Stable Diffusion Batch Prediction with Ray Data#

In this example, we will showcase how to use the Ray Data for Stable Diffusion batch inference. Stable Diffusion is a text-to-image latent diffusion model created by the researchers and engineers from CompVis, Stability AI and LAION. It is trained on 512x512 images from a subset of the LAION-5B database. LAION-5B is the largest, freely accessible multi-modal dataset that currently exists. For more information on Stable Diffusion, click here.

We will use Ray Data and a pretrained model from Hugging Face hub. Note that you can easily adapt this example to use other similar models.

It is highly recommended to read Ray Train Key Concepts and Ray Data Key Concepts before starting this example.


In order to run this example, make sure your Ray cluster has access to at least one GPU with 16 or more GBs of memory. The amount of memory needed will depend on the model.

model_id = "stabilityai/stable-diffusion-2-1"
prompt = "a photo of an astronaut riding a horse on mars"
import ray

We define a runtime environment to ensure that the Ray workers have access to all the necessary packages. You can omit the runtime_env argument if you have all of the packages already installed on each node in your cluster.

        "pip": [

For the purposes of this example, we will use a very small toy dataset composed of multiple copies of our prompt. Ray Data can handle much bigger datasets with ease.

import pandas as pd

ds =[prompt] * 4, columns=["prompt"]))

Since we will be using a pretrained model from Hugging Face hub, the simplest way is to use map_batches with a callable class UDF. This will allow us to save time by initializing a model just once and then feed it multiple batches of data.

class PredictCallable:
    def __init__(self, model_id: str, revision: str = None):
        from diffusers import StableDiffusionPipeline, DPMSolverMultistepScheduler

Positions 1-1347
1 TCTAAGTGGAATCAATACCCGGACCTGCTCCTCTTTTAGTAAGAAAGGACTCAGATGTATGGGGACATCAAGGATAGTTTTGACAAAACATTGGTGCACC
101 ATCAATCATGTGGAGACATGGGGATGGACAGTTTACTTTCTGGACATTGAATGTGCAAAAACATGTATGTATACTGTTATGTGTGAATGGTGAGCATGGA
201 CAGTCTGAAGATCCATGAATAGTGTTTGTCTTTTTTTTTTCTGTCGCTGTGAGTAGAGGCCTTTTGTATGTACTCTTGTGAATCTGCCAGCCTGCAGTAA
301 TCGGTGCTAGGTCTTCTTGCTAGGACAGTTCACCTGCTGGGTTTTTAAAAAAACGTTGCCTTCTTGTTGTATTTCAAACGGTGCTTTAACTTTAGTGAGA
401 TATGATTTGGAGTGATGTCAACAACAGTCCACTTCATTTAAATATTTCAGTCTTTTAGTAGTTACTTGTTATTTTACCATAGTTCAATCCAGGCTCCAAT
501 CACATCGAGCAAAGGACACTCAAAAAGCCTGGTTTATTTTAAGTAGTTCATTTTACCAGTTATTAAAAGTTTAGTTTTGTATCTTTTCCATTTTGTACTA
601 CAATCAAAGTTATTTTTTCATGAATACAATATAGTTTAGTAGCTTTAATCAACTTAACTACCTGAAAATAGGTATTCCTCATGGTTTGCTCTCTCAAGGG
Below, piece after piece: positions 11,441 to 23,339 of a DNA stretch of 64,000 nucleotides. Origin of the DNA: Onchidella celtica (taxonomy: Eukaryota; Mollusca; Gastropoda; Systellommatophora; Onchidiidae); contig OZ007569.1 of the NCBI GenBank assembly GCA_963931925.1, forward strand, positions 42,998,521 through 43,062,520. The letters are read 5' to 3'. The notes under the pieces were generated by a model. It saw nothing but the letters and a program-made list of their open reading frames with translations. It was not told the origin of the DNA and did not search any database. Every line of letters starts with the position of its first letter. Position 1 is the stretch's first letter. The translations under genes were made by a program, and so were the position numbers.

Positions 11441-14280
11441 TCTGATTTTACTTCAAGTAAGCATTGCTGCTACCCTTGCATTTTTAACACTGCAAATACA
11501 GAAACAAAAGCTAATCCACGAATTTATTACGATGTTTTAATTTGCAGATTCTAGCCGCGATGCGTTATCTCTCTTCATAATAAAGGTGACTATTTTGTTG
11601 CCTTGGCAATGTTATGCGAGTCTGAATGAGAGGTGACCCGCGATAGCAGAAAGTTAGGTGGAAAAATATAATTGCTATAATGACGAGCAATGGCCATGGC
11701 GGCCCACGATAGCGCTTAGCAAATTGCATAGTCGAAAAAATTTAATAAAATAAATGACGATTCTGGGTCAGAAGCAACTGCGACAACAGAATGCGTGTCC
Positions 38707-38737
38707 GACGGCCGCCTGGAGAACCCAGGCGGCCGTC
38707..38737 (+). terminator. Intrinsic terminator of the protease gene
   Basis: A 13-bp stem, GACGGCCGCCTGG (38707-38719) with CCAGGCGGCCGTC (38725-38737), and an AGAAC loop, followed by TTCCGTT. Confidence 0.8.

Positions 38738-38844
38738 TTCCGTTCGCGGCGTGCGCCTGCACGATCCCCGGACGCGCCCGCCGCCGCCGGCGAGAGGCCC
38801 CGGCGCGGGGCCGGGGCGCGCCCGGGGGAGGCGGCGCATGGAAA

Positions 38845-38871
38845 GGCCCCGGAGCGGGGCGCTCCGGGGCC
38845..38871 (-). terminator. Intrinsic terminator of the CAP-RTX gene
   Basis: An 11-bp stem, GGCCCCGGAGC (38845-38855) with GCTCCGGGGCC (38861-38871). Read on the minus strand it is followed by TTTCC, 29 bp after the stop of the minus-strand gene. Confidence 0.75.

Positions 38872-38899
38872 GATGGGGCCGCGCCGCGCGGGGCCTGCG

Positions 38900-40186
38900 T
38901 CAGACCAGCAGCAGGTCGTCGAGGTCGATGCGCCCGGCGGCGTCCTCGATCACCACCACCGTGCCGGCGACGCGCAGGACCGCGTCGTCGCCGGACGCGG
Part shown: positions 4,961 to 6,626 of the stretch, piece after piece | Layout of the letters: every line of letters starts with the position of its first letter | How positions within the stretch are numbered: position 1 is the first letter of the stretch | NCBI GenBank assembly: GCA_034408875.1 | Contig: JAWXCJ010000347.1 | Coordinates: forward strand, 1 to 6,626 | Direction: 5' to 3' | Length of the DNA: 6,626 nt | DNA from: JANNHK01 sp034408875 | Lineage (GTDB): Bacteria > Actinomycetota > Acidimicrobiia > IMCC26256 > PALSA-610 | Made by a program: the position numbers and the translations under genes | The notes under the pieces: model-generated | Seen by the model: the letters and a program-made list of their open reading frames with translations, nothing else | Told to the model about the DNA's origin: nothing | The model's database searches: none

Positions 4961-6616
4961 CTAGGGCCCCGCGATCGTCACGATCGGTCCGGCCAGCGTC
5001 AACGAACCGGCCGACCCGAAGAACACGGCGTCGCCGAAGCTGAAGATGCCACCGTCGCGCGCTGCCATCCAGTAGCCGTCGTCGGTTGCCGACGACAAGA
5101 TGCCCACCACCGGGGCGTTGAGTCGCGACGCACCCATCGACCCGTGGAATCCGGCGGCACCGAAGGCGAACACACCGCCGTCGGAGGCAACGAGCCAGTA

# Use xformers for better memory usage
        from xformers.ops import MemoryEfficientAttentionFlashAttentionOp
        import torch

        self.pipe = StableDiffusionPipeline.from_pretrained(
            model_id, torch_dtype=torch.float16
        self.pipe.scheduler = DPMSolverMultistepScheduler.from_config(
        # Workaround for not accepting attention shape using VAE for Flash Attention
        self.pipe ="cuda")

    def __call__(self, batch: pd.DataFrame) -> pd.DataFrame:
        import torch
        import numpy as np

        # Set a different seed for every image in batch
        self.pipe.generator = [
            torch.Generator(device="cuda").manual_seed(i) for i in range(len(batch))
        images = self.pipe(list(batch["prompt"])).images
        return {"images": np.array(images, dtype=object)}

All that is left is to run the map_batches method on the dataset. We specify that we want to use one GPU for each Ray Actor that will be running our callable class.


If you have access to large GPUs, you may want to increase the batch size to better saturate them.

preds = ds.map_batches(
results = preds.take_all()
2023-02-28 10:38:32,723	INFO -- Executing DAG InputDataBuffer[Input] -> ActorPoolMapOperator[MapBatches(PredictCallable)]
MapBatches(PredictCallable), 0 actors [0 locality hits, 1 misses]: 100%|██████████| 1/1 [01:46<00:00, 106.33s/it]

After map_batches is done, we can view our images.


You may notice that we are not using a Predictor here. Predictors are mainly intended to be used with Checkpoints, and those are not necessary for this example. See ray.train.predictor.Predictor for more information and usage examples.